After three years of drought, this winter’s unforgettable rains have replenished at least some of the state’s water storage, KRON4 reported.
After consecutive years of droughts, many of the state’s reservoirs had dipped to drought emergency levels. California always receives the vast majority of its precipitation between November and March, but recent years hadn’t received much precipitation to refill them (a more and more common occurrence as climate change accelerates).
But if you haven’t looked outside in the past month, this year has been different. Weeks of “atmospheric rivers,” “bomb cyclones,” and a “Pineapple Express” have given us the wettest winter in recent memory — thought it’s not without floods, landslides, downed trees, and felled power lines.
California’s complex water system has ways to try to capture this excess precipitation, and they’ve proven relatively successful, according to reports. KRON4 found that while none of the major reservoirs are fully at capacity – most are still less than 50% full – many are at or beating their historical averages for this point in the year.
The California Department of Water Resources has some graphics to show these levels:
The Chronicle reported that 9 of the 15 of the state’s major water supply reservoirs currently have daily water storage levels that are equivalent to that of their historical averages (from 1991 to 2020). These reservoirs include Sonoma, Pine Flat, New Bullards Bar, Millerton, Camanche, Oroville, Don Pedro, McClure, and Folsom — and even Shasta is getting close.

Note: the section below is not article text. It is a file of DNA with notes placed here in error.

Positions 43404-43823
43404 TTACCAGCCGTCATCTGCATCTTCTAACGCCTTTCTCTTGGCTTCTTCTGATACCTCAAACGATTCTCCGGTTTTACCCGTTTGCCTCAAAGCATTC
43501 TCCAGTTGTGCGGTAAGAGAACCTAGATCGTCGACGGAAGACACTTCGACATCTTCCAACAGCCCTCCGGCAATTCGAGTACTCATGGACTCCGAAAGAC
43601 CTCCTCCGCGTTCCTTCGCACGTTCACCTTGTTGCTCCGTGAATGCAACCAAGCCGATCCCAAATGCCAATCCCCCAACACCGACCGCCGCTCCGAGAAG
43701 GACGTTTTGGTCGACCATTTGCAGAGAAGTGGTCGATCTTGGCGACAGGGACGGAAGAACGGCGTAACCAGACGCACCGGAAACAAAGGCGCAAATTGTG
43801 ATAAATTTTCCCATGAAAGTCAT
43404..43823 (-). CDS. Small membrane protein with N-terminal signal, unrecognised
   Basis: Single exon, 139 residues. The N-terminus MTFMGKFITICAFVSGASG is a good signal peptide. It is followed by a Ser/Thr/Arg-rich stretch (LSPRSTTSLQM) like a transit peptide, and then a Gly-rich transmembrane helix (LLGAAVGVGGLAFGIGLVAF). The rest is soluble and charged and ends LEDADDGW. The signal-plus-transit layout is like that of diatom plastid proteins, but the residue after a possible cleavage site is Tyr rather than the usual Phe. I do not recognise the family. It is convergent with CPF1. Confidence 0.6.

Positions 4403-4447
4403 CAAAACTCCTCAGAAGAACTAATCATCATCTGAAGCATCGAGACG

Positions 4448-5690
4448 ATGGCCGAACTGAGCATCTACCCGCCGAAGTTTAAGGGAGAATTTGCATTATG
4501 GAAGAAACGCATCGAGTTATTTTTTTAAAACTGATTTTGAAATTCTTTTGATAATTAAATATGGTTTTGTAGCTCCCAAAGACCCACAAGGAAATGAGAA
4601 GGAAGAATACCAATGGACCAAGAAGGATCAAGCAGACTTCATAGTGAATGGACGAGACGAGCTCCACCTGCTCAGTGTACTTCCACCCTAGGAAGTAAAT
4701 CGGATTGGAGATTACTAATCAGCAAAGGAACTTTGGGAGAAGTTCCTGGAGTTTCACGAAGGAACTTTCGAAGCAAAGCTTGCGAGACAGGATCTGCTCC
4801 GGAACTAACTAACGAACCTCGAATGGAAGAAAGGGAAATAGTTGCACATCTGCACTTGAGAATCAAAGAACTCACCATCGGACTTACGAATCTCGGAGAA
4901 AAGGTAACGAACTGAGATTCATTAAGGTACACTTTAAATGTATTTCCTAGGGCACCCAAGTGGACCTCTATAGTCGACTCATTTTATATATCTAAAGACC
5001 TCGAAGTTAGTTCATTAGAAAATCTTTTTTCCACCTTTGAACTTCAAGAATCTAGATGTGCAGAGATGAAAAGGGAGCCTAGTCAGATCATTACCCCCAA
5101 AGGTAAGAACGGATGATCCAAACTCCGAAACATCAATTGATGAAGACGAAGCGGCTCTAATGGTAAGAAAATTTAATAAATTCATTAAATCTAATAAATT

For example, Folsom, in the Sierra Nevada foothills, is at 110% of its historical average for this time of year, but 47% of total capacity. Butte County’s Oroville stands at a level 99% of where it usually is in mid-January (although that is about 55% total capacity).
Snowpack, meanwhile, is extremely high this year. (Seen any pictures of Tahoe lately?) CDWR says that it’s 117% of usual.
Also, while it’s too early to fully tell, all of this water could potentially help California out of its drought.
We're not out of the water yet, but early signs show that this water could make a dent in our years-long water debt.
Image via Unsplash/Manny Becerra.